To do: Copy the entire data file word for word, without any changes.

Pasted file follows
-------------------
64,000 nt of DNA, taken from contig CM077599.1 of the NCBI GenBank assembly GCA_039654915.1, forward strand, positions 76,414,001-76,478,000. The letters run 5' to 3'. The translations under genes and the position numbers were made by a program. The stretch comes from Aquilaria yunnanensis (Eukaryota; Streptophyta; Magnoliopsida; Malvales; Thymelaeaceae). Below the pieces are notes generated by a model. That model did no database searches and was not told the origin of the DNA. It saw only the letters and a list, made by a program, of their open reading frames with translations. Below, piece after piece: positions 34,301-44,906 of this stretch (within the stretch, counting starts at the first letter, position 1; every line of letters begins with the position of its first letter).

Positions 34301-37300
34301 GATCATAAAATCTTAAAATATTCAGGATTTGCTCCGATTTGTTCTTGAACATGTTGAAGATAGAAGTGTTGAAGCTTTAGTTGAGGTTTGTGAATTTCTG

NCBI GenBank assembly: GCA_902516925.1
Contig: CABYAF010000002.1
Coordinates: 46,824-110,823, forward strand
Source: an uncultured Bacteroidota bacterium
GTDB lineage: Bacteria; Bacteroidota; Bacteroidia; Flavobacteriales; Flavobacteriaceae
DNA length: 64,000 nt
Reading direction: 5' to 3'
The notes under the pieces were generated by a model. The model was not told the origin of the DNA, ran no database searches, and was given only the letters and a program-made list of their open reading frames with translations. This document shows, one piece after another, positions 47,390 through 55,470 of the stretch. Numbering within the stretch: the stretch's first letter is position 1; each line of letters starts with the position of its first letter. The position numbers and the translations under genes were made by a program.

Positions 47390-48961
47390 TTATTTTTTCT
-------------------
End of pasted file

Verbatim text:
64,000 nt of DNA, taken from contig CM077599.1 of the NCBI GenBank assembly GCA_039654915.1, forward strand, positions 76,414,001-76,478,000. The letters run 5' to 3'. The translations under genes and the position numbers were made by a program. The stretch comes from Aquilaria yunnanensis (Eukaryota; Streptophyta; Magnoliopsida; Malvales; Thymelaeaceae). Below the pieces are notes generated by a model. That model did no database searches and was not told the origin of the DNA. It saw only the letters and a list, made by a program, of their open reading frames with translations. Below, piece after piece: positions 34,301-44,906 of this stretch (within the stretch, counting starts at the first letter, position 1; every line of letters begins with the position of its first letter).

Positions 34301-37300
34301 GATCATAAAATCTTAAAATATTCAGGATTTGCTCCGATTTGTTCTTGAACATGTTGAAGATAGAAGTGTTGAAGCTTTAGTTGAGGTTTGTGAATTTCTG

NCBI GenBank assembly: GCA_902516925.1
Contig: CABYAF010000002.1
Coordinates: 46,824-110,823, forward strand
Source: an uncultured Bacteroidota bacterium
GTDB lineage: Bacteria; Bacteroidota; Bacteroidia; Flavobacteriales; Flavobacteriaceae
DNA length: 64,000 nt
Reading direction: 5' to 3'
The notes under the pieces were generated by a model. The model was not told the origin of the DNA, ran no database searches, and was given only the letters and a program-made list of their open reading frames with translations. This document shows, one piece after another, positions 47,390 through 55,470 of the stretch. Numbering within the stretch: the stretch's first letter is position 1; each line of letters starts with the position of its first letter. The position numbers and the translations under genes were made by a program.

Positions 47390-48961
47390 TTATTTTTTCT